By the time I finally got to bed that first night, or morning, I had traced certain branches of my tree back hundreds of years.  At some point you have to take your findings with a grain of salt as you are depending largely on reasearch done by strangers that you have no hope of verifying.  But by-and-large I think most of what I’ve found has been legit.  A great uncle on my mom’s side has been researching our family for years and in talking with him I was heartened to learn that we came up with many of the same conclusions, such as our relation to Thomas Dudley, a governor of the Massachusetts Bay Colony back in the 1600’s and father of (apparently) reknowned American poetess Anne Bradstreet.

Researching your family’s origins is fun, but after a while continually looking at what amounts to a NCAA tournament bracket with peoples names in place of the teams can get a little boring.  Ancestry allows you to add pictures and stories (text, audio, or even video) to spice up your tree and they also have a tool to help you compile your informaiton into a book that you can either print yourself or they’ll do it for you.  They have a lot of other cool features and are constantly improving things.  Even in the ten months I’ve been using Ancestry they’ve made a number of improvements to things like the search function and the interface.

You can contact other Ancestry.com members who may have information that can help you in your research and I’ve found everyone that I’ve contacted to be more than willing to help if they can.  I even had someone send me a copy of a picture they had of a mutual relative, unsolicited and through the regular mail.  People involved in family research are very much a community and are always eager to help out.  You can invite people, such as other family members, to be contributors or just viewers of your tree.  Invitees can view the family tree and I think upload pictures and stories for free, but in order to have the abililty to add or delete people and records I think they have to have a paying account.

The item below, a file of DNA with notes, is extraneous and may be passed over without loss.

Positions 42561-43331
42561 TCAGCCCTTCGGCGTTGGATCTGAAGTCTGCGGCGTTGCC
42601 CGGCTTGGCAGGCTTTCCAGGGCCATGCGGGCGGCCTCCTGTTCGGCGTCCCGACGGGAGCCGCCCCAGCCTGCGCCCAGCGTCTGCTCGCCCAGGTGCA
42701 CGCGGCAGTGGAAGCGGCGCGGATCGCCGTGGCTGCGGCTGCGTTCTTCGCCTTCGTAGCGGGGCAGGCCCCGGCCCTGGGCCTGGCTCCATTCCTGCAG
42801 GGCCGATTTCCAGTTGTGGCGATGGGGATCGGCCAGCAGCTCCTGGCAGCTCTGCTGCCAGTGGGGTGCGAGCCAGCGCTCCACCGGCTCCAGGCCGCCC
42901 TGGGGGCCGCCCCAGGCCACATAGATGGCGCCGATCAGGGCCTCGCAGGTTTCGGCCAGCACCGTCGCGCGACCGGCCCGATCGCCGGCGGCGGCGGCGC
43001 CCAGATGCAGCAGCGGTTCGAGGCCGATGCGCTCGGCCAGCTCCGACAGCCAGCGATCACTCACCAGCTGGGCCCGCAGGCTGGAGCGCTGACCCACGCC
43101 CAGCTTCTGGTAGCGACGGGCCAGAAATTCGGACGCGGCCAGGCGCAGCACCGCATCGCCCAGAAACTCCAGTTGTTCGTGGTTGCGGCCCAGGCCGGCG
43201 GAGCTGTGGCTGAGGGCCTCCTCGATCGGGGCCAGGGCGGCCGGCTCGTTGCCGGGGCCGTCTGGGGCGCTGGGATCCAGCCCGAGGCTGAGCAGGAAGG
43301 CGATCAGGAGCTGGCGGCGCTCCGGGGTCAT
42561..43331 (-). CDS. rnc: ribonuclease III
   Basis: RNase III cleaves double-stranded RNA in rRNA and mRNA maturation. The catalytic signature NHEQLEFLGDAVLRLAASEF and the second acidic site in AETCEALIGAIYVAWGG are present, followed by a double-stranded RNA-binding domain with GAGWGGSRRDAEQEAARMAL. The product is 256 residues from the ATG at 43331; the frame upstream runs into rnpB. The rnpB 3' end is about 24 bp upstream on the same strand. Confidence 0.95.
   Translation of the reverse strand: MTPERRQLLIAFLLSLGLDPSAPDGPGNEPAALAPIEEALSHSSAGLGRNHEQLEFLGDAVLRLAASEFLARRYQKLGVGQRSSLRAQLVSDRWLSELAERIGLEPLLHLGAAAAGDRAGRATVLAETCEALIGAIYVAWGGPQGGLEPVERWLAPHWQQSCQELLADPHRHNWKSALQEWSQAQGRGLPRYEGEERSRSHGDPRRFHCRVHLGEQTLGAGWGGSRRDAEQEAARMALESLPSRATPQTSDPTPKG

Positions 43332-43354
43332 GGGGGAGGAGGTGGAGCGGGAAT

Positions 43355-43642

Geez, after all this you’d think I was getting paid to promote this thing, but I’m not.  I’ve just really enjoyed it and think that if you’re at all interested in learning more about your family its definitely worth checking out.  A word of warning though, if you do take the free 14-day trial be aware that it is very addicting and when the freebie runs out, you’ll find yourself giving over your credit card number without even thinking about it.  I did, but it’s been worth it.

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3 thoughts on “The Family Tree

  1. Linda Cowdrick

    What Bauer line is this? I am researching my fiance’s Bauer line (his mother is Pamela Bauer) which I’ve traced back to Frank Bauer from Germany who settled in Queens, New York.

  2. Rebecca

    That is awesome. My father-in-law is really into family trees. It is fun, I just don’t have time to dive into it like he does. He even took pictures of family’s grave sites when he came out here to visit us. I’m glad you’ve found a fun way to link your love of history with your family.

    It can definitely suck you in. It actually doesn’t take that much time if you can keep from getting too distracted by all the rabbit trails. You can find your more immediate relatives in a matter of minutes usually.

  3. kludge

    Wild. I wouldn’t mind knowing about more about my line. It’s difficult though, since we’re Browns by an adoption. And I image there are millions of Browns and Lewis’s (my mother)…

    What I wouldn’t give for a name like Hideawinkle.

    BTW yes, it’s databases.

    I don’t know what they have by way of adoption records, if any at all. And Brown could be a tricky one. I was surprised at how many Bauers there were. And thanks for the grammatical info. Who better to ask than the Sys Admin.